Ed Schempp Balance: Small Claw for Self-Defense
About the Videos

The Ed Schempp designed Balance, produced by Spyderco, is an interesting little knife of the type generally classified as a “gentleman’s knife.” It is very small, with a blade that is two inches long, and a cutting edge of one and one quarter inches. It is equipped with carbon fiber handle scales and a liner lock. The choil, being designed as a resting place for the forefinger, assists in keeping the blade from closing on the operator’s finger even in the event of a failure of the liner lock, and also assists greatly in control and handling of the knife. Being such a small knife, it is quite a bit more difficult to access from the pocket quickly when compared to a larger folding knife, which has more surface area to grab and is more forgiving of mistakes in grip placement because of its larger size. Even though the Balance is such a small knife, a well-trained person can put it to good use in a self-defense situation.

In Albo Kali Silat, as is the case in many martial systems, training often progresses from “large” to “small.” Large motions are easier for beginners to understand, help beginners in the generation of power in movements, and large-scale footwork that covers much distance assists newer students in getting out of the way of attacks. As training progresses and skill increases, students gain the ability to use smaller scale versions of their trained movements, now moving through smaller ranges of motion and at a faster pace. Many of the attacks and defenses of Albo Kali Silat, when used by a high level practitioner, look very pretty and flowing, and seem to some students of other systems to be lacking in power or even incomprehensible as to their effect and purpose. The small, quick, rotational movements that power these motions can look, to many, as more “show” than “go.” In reality, with skill and practice, these motions can be devastating. The motions work in empty hand confrontations as strikes, breaks, dislocations, balance disruptions, and other attacks, with the attacks being primarily directed at the limbs of an opponent. In a similar vein, however, the motions work well with small knives, and particularly with a knife with a negative blade angle or talon/claw shape, which glides along a target and cuts deeply when powered by wrist, elbow, and shoulder rotation which keeps the edge in contact with the target as the blade is drawn powerfully along it.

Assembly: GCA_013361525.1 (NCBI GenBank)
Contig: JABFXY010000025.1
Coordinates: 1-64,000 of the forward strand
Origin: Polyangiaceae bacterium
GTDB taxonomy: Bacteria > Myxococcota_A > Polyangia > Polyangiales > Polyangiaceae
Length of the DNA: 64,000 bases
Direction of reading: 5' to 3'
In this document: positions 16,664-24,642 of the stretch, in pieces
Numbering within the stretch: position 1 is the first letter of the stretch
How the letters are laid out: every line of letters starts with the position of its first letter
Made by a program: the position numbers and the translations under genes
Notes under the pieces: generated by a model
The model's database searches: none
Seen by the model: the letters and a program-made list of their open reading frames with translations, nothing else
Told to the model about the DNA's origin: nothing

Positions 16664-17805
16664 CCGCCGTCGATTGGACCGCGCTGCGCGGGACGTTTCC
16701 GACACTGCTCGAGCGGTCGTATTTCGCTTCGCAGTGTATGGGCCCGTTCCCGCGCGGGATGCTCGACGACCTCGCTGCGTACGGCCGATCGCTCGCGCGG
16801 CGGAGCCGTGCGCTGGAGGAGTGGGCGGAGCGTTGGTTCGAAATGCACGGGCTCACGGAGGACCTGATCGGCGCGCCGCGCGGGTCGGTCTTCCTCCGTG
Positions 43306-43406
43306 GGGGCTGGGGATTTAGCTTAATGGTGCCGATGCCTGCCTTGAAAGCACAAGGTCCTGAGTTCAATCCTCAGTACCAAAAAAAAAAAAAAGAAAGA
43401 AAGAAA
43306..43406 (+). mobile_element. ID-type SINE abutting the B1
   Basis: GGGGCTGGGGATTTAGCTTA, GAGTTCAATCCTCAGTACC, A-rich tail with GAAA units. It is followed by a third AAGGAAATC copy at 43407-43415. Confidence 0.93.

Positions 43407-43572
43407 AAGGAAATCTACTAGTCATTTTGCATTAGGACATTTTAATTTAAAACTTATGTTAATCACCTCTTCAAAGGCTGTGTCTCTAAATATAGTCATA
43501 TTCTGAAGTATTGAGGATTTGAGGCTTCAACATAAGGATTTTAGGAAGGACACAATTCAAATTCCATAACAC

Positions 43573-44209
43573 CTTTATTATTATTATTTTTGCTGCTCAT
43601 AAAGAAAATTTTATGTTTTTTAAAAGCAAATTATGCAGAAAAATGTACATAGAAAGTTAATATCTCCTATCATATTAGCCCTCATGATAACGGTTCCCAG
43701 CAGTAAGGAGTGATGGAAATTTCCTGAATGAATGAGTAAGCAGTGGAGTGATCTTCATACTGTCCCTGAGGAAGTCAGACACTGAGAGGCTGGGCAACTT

In general, for defensive purposes, I prefer a knife that has the ability to cut and thrust, and am not a huge fan of hawkbills or hook bladed knives for defensive use. However, I make an exception for very small blades with talon shapes. These very small blades work similar to the ring knives or other small, steel “claws” used in some martial systems. Such small knives, including the Balance, are best used as hidden weapons that are not revealed until contact is made with an opponent. There are many ways to conceal and wield such a small knife when it is in your hand.

Notice in the video that the Balance is used at close range and it does significant damage to the cutting target. Please note that the Balance is not easy to draw quickly and, as the blade-opening hole is in the middle of the blade (when the knife is closed), it is difficult to open quickly with many of the methods that are routinely taught to Albo Kali Silat students. The Spyderdrop, or pinching the opening hole between thumb and forefinger and snapping the knife down so that the handle rotates away from the blade, the knife opens, and the lock engages, is probably the most viable option for a quick deployment. I view this knife as something that is to be used as a deep concealment, or backup option to other weapons, or, more likely, a small knife that is pressed into service in an emergency situation when other options are not available. I also recommend that the knife be carried ready in the hand if a situation seems to be headed toward violence. The knife can be easily concealed in the hand and quickly returned to the pocket should it not be needed.

I hope you enjoyed the video. I want to think Ed Schempp for sending me the Balance used in the video. A few months ago Ed and I talked about this knife and I mentioned that I thought it could do good service using ring knife or “small claw” methodology. Ed sent me a sample to try out. Please note that I did not show every grip that can be utilized with this knife or delve deeply into all of the martial uses to which it can be put. I do believe that the video does provide a good overview of some of the best martial methodologies for using this small blade. As usual, please contact me with any questions. Thank you for your interest and attention.

Tuhan Holloway
October 2010

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